Cinematographer Eric Yue and writer-director Jane Schoenbrun shot I Saw the TV Glow on 35mm, “because 35mm is beautiful, and there was no other format that was going to bring out the textures and make every shot feel holy and gorgeous in the way that 35 does,” says Schoenbrun in the press notes for the feature. “I think I need to, as an artist, believe that the images I'm capturing are holy or poetic or imbued with romance. And since I tend to make movies about media, I want to integrate the mediums and actual formats into the creative process.”

The Pink Opaque features an ice-cream monster, represented here by this vivid and unsettling vehicle shot. (Image courtesy of A24.)

Adds Yue, “I wanted [the film] to feel like you ate so much cotton candy that you’re going to vomit because it was so sweet and then it’s too sweet all of a sudden. We’re pushing the colors to the point where it’s almost unnaturally saturated with color. And then there are these moments where it’s sort of ‘classically beautiful’ and transcendent in a certain way. They’re not sickening moments — they’re really about bliss or discovery.”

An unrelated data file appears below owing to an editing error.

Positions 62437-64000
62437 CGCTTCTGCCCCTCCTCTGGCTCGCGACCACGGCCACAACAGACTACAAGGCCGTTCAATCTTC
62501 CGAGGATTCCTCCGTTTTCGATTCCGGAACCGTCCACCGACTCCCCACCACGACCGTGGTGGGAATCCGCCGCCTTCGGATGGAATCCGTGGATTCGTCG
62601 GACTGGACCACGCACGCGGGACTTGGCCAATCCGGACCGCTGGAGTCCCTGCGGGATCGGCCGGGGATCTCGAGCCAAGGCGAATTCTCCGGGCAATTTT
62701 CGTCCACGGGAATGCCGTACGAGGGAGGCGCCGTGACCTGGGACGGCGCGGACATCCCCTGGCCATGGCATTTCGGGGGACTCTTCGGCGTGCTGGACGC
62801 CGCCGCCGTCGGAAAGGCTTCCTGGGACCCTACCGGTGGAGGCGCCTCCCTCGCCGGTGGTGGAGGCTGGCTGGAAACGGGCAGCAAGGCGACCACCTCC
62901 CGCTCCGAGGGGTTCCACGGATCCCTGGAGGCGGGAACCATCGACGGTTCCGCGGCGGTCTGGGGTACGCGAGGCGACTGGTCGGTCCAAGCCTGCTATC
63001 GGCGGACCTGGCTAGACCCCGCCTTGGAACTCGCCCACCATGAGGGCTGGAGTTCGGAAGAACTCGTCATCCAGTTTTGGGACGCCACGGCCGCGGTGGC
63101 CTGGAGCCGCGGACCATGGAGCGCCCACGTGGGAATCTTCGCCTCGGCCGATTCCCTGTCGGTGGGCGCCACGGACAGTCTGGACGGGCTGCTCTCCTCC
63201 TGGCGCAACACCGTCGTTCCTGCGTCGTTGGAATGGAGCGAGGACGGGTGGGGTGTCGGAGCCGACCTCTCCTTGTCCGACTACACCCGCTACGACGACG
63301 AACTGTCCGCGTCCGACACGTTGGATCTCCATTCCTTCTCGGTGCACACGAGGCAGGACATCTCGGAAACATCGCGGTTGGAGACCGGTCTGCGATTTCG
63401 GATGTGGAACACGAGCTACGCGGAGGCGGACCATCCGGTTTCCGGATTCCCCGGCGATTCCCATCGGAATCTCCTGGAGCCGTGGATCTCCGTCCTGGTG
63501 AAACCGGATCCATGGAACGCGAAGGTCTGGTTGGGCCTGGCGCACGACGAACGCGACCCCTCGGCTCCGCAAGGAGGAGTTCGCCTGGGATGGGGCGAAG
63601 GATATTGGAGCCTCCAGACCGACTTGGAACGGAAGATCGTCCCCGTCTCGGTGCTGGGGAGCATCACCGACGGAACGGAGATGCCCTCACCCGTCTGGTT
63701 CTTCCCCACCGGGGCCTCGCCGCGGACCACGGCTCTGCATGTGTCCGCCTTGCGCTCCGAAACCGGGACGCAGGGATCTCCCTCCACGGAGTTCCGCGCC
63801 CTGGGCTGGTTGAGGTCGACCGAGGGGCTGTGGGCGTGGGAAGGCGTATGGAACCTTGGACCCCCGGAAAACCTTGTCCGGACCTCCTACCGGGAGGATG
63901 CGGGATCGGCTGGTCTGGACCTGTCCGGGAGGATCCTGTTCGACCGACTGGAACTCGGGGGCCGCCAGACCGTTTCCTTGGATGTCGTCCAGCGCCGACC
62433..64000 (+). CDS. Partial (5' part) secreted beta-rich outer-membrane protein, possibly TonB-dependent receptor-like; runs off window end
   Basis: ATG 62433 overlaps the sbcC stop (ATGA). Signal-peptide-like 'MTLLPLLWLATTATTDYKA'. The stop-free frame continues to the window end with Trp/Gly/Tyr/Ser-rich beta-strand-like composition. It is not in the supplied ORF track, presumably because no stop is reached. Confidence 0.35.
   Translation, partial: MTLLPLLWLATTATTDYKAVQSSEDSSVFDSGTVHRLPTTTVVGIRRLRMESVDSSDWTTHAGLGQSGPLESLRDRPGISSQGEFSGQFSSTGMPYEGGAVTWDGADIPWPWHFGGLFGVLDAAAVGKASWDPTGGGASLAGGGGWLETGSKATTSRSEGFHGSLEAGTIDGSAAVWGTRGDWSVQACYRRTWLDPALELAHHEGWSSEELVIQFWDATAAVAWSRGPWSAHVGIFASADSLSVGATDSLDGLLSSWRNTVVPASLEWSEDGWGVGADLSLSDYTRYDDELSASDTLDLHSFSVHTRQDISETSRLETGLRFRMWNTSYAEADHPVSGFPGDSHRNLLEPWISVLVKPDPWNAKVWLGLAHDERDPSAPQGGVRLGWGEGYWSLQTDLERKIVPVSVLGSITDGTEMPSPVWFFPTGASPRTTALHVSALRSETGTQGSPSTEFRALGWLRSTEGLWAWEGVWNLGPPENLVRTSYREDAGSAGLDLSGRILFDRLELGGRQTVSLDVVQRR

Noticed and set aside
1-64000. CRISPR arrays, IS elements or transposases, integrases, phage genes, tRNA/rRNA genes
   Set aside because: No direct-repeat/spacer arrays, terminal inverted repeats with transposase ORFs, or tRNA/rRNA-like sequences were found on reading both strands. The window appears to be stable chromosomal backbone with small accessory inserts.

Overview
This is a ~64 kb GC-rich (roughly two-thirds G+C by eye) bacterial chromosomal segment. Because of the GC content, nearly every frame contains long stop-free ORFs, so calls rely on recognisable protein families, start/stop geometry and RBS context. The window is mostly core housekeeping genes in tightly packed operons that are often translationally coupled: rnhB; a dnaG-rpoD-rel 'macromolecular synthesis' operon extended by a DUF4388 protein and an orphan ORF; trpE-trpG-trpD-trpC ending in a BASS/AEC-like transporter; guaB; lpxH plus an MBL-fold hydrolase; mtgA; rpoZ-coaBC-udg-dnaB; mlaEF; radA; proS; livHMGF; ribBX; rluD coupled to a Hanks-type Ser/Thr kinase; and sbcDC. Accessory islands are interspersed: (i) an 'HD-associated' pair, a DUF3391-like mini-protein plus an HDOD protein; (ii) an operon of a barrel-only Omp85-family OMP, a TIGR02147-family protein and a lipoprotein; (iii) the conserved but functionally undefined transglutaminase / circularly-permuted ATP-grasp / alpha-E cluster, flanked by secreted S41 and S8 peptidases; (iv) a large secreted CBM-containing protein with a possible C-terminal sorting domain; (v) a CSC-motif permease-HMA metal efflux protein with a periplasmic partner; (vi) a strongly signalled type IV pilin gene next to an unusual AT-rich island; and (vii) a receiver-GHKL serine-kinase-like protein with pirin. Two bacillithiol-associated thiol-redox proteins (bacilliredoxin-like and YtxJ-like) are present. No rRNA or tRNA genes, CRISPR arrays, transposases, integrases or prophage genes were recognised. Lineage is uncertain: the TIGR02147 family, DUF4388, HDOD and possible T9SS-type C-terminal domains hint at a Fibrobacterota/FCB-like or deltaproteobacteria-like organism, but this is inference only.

During an ASC panel at Canon Creative Studio at Sundance, Yue noted that an early reference for the film was Krzysztof Kieślowski’s Three Colours: Blue, with its “unnatural” permeation of the color blue. For I Saw the TV Glow, the filmmakers wanted colors that similarly “relate to the characters’ internal world and what they're going through,” the cinematographer said. He pointed to the use of a fish tank that glowed a saturated neon green, which served as a prominent piece of the set design in the room where Maddy and Owen watched their show — in particular for a dreamlike, intimate-yet-platonic moment between the two. The sequence was “shot in this very sensual way,” Yue said. “It was like a sex scene, but not.”